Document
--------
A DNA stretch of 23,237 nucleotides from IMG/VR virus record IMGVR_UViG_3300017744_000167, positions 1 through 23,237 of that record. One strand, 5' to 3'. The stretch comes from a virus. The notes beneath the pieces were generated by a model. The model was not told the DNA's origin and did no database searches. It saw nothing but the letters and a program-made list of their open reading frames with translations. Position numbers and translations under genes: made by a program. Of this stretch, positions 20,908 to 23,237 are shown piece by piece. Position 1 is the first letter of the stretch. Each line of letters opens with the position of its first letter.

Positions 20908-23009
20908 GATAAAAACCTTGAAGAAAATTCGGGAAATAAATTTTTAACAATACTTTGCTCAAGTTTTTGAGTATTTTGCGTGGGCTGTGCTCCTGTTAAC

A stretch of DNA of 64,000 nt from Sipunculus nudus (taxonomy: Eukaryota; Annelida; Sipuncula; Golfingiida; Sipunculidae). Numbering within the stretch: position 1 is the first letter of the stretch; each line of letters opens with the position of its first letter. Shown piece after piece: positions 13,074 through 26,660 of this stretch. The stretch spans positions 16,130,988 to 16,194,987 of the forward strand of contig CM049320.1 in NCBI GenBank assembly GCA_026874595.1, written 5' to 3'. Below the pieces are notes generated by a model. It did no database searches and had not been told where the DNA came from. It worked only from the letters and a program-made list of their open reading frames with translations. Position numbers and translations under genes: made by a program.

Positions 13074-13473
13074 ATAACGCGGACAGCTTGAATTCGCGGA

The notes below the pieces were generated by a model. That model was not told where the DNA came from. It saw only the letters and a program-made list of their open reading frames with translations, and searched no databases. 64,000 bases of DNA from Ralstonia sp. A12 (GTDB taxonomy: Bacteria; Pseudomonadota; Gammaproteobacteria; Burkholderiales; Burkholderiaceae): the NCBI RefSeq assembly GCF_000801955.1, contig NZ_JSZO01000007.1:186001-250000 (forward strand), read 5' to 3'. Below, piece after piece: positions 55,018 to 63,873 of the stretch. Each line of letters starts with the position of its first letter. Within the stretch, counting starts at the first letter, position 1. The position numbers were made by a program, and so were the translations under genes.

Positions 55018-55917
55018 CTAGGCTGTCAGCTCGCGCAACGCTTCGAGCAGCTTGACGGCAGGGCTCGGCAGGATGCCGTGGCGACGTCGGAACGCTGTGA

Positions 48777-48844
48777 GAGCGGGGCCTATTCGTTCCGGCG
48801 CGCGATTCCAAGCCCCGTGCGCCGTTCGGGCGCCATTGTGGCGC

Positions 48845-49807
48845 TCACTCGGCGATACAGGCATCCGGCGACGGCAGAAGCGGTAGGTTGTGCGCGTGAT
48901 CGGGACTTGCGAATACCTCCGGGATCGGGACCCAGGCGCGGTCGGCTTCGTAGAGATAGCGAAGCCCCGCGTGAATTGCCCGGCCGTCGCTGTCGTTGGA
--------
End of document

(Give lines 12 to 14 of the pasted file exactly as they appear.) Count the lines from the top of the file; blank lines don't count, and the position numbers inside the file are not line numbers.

48801 CGCGATTCCAAGCCCCGTGCGCCGTTCGGGCGCCATTGTGGCGC

Positions 48845-49807
48845 TCACTCGGCGATACAGGCATCCGGCGACGGCAGAAGCGGTAGGTTGTGCGCGTGAT